Where the Art Is: Kirkland Arts Center

 

 

Ashley Lazevnick

Just beyond the oak doors of an abandoned church that sits on the village green in Clinton, NY, there is a wealth of artistic imagination. Kirkland Arts Center (KAC), which operates from the town’s old church and adjoining barn, is one of the oldest multi-arts organizations in Central New York. In fact, next year marks the Center’s fiftieth anniversary. Since opening its doors in 1961, the Kirkland Arts Center has continually provided a venue for music and theater as well as gallery space for the visual arts, and today they offer over 150 art courses and workshops. In their front gallery space, the renovated hall of the old church, KAC exhibits a rotating selection of regional and non-regional artists. In conjunction with the exhibition schedule, KAC director Annette Clarke chooses new works by very local artists (usually from the Clinton-area) to hang in her office, or the so-called “director’s gallery.”

Currently on display is the work of John Loy, an artist who has exhibited widely throughout the region. His “Mayan series” is a variation on his typical techniques of abstraction and collage. Inspired by several trips to “Mexico, Belize, and Guatemala,” the artist seeks to “translate” the visual texture of Mayan iconography. Working within layers of symbolic meaning, Loy maintains an intentional abstraction that is seen in his other works. In this series, the textural materials create a depth of color and light. The figural and graphical designs i often exude an internal glow, with the multi-layered gold, orange, and red hues playing off the rich chocolate background. Loy’s paintings serve as a fitting compliment to the photographs and drawings of Mother Elisabeth Czwikla and Rosette Schureman, whose work flanks the halls of the main gallery.

Like Loy, Schureman’s artistic inspirations come from a dedicated “looking” – that is looking, again, at what is being overlooked. She speaks of her paintings and drawings as “unconventional” landscapes, meaning that she reconsiders traditional composition. In works like Thicket, for instance, the surface of her canvas appears to be an abstracted arrangement of acrylic – with dark purple and rich-blue lines askew in a field of light tan color – but the title belies the abstraction of the surface, suggesting just how intricately patterned a simple element of landscape can be.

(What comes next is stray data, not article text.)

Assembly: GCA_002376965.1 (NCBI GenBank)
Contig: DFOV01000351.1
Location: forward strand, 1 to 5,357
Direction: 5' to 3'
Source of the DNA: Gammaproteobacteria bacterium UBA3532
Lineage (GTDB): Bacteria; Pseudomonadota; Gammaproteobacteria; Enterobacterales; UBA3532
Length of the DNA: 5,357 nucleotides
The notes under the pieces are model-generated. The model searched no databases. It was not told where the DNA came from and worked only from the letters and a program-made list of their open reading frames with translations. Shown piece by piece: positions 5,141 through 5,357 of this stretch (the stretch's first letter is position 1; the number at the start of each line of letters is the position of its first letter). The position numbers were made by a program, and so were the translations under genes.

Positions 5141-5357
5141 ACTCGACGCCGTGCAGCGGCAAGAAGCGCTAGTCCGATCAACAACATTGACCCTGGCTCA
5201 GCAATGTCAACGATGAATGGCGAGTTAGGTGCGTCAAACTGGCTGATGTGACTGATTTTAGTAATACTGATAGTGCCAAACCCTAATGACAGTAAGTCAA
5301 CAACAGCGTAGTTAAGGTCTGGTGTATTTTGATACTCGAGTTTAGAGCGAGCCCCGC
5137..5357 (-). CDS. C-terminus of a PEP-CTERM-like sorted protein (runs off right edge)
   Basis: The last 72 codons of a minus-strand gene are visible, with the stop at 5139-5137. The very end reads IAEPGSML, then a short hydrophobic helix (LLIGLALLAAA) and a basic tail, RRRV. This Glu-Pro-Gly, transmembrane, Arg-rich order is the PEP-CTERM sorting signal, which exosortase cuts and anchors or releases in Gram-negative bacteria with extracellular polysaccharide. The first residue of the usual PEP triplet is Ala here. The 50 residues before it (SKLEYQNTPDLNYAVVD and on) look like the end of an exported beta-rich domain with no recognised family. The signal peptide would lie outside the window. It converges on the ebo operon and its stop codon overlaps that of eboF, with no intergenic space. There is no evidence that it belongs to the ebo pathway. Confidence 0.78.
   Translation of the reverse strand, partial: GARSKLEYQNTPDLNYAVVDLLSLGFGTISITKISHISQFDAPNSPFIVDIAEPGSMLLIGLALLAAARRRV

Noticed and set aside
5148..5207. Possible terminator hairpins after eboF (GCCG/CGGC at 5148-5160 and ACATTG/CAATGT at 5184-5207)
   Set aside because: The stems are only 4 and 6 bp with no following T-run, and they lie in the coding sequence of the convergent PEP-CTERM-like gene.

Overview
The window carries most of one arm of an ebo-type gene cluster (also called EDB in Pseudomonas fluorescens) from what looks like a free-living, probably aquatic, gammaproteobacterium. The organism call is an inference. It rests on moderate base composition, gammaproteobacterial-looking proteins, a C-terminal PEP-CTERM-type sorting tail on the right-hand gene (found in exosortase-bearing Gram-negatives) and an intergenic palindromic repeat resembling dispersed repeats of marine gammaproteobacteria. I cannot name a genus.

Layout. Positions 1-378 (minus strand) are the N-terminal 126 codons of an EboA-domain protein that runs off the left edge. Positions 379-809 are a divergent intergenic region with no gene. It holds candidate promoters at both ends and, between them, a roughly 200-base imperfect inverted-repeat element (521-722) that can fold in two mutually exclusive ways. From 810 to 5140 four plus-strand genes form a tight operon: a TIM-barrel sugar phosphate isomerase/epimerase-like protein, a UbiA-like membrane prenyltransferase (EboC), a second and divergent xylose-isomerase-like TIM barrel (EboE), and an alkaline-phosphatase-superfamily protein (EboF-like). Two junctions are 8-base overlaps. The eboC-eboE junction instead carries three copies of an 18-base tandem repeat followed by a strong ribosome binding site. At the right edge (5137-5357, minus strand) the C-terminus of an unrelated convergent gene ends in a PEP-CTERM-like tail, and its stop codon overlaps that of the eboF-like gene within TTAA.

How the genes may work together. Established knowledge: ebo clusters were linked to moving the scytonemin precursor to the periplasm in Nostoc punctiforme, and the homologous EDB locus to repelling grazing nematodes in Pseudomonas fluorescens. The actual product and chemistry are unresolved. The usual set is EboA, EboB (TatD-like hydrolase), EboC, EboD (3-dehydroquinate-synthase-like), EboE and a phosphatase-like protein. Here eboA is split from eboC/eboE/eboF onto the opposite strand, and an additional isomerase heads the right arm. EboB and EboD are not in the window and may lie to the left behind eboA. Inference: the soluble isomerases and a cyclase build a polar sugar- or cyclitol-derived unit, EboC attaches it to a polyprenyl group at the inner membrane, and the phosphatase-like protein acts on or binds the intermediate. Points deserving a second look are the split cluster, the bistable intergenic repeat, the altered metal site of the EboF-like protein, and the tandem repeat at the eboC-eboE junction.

Similarly, in Rhythm in Blue and Gold, Schureman continues to abstract the qualities of color and texture, making the “blue and gold” subject of her painting virtually unrecognizable. Her reference to rhythm responds to a feeling that her work is akin to jazz, which uses that same notes as traditional music but reconfigures them to create an entirely new experience.

If Schureman invests an interest in the natural landscape, then Mother Elisabeth Czwika looks, instead, at how the natural interacts with the artificial. In this exhibit, she displays photographs of flowers, whose close perspective enact an intimate viewing just like Shureman’s work, but also photographs of bright orange rust, or the metallic edges of a car.

That she finds such beauty in the mundane is an affirmation of those elements of art that she prizes most: “colors, shape, and texture.” No photograph better embodies this vision than Green is Life, which is a close-perspective shot of a lime green bricks, with a green plant sprouting in between the mortar and a metal bar juxtaposed to the left of the canvas. It is in this unique arrangement of parts, in the interaction between nature and construction that Mother Elisabeth finds harmony.